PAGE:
Yet the Victorian has almost slid under the radar this week at Royal Queensland, as people clamoured over the news of Steph Kyriacou and Sarah Kemp’s withdrawals following positive COVID tests before the tournament started. Oh not required for pre-tournament media commitments but now leading the event after round one.

Oh fired a clinical five-under-par 66 on Thursday around Royal Queensland, with just one blemish at the 16th hole against six birdies across the par-71.

With her fellow LPGA players ruled out and close friend Hannah Green not making the trip to Brisbane from Perth due to border restrictions, Oh became the almost unbackable favourite in the field of 24 women challenging for the Karrie Webb Cup for the first time. The 2015 Australian Ladies Masters winner making it easy to understand why with her play on the opening day.

“There was not too many mistakes, I think I just made one bad shot,” Oh said after the round. “The ball was in the wrong spot on 16, it was pretty tricky. I played quite well. I three putted seven and that wasn’t very good. Other than that, everything else was quite good.”

Grace Kim shares second at the WPGA after a two-under-round that had her smiling and enjoying herself. PHOTO: PGA Tour of Australasia.

Oh’s “quite good” is good enough for a three-shot lead from Grace Kim at two-under, while Julienne Soo, Sarah Wilson and Karis Davidson and sit another shot in arrears following 18 holes on a tricky Royal Queensland layout where temperatures left plenty of faces Sunkissed and many a tired leg.

Playing the Geoff Ogilvy and Mike Clayton created Sandbelt Invitational the week of Christmas as her last start, Oh admits her preparation leading into this week was slightly more serious. Despite still struggling when dealing with the grainy surfaces around and on the greens.

“Sandbelt was I just didn’t really prepare for it. But I did a little bit more practice, feels a bit more like a proper tournament, not that the Sandbelt wasn’t,” Oh told Golf Australia magazine. “But this is at one course with practice rounds and a pro-am, so bit more preparation into this week.”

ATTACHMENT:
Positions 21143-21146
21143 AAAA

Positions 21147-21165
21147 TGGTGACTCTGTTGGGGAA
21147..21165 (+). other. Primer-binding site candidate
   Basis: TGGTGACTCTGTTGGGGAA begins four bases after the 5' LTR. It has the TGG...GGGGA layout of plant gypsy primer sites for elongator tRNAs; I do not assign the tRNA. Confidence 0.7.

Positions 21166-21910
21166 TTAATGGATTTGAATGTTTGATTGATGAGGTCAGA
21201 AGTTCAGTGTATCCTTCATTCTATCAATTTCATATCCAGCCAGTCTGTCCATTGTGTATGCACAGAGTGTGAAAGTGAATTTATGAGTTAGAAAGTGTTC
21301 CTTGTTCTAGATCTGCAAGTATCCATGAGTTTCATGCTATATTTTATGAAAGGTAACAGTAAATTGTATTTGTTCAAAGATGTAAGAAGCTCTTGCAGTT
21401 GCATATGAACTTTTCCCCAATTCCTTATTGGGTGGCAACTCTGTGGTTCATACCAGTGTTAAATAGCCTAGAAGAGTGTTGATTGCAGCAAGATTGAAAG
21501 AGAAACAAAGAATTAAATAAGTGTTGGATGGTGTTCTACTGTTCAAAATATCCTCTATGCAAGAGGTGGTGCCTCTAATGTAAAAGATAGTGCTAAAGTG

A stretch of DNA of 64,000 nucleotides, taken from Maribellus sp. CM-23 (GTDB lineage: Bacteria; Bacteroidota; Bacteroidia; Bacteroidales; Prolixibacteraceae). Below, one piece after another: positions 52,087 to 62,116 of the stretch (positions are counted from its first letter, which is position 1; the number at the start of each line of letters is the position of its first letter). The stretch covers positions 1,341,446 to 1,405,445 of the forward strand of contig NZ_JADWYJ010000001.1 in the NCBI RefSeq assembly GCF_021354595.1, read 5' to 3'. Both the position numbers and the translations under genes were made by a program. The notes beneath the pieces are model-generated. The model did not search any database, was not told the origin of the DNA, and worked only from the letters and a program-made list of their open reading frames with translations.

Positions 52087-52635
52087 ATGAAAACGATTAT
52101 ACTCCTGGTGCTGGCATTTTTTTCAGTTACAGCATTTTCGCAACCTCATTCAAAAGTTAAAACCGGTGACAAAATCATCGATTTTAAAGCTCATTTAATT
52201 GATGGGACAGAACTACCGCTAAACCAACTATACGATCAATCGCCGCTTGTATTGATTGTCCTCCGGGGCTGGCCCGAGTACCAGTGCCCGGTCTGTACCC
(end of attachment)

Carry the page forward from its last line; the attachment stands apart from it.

"I am only 25, I just started very early, in any other work I think in my position you’re doing quite well." - Su Oh.

“It is kind of not like any of the golf courses that I have ever played, very tricky. But they have a really good practice facility here to just do stuff around the greens. It is a very interesting golf course, I don’t think it is going to be very easy.”

Although the scores in the concurrent men’s PGA Championship were lower, many players agreed with Oh’s assessment of the Clayton designed layout. And with more of the same weather wise expected and perhaps few low scores, Oh might just have a chance to finally end a win drought that dates back to her second event as a professional almost seven years ago.

“It has been a while since I won a tournament, so hopefully I can get back in the winner’s circle would be nice,” she said before starting the first ever WPGA Championship.

Despite identifying a win, particularly in the U.S., where she will head after this week given the LPGA added another event, as her main goal, Oh would love nothing more than to claim the Cup named for her friend and mentor of sorts Karrie Webb.

Oh plans to have dinner with the seven-time major winner once she is back in America, and sharing a drink out of the trophy would be a good way to show her appreciation for what Webb has done for not only herself, but women’s golf in this country.

“That would be just so cool,” she said of taking home Australian golf’s newest silverware. “We said we are going to do dinner, because the first event of the year is on her coast so that would be very special. I think the more I get further along in my career I realise how much she has done.”

“Just that relationship, if I ever need anything or when you just have a question you don’t know who to ask, you can always ask Karrie what she thinks.”

And it is pretty much guaranteed that Webb would think along the same lines as Oh about where she is at in her career, whether she maintain her early form of this week or not.

“It’s sport. It is very competitive. You always get ranked. You always get judged. It is very easy from outside the ropes to judge somebody, so it is kind of blocking that also, but you just have to keep believing in yourself. And I am only 25, I just started very early, in any other work I think in my position you’re doing quite well.

“But on the women’s Tour, you’re kind of mediocre to high. You don’t really want to finish mediocre, there is nothing wrong with mediocre, I just don’t want that.”

A win here certainly would be anything but mediocre.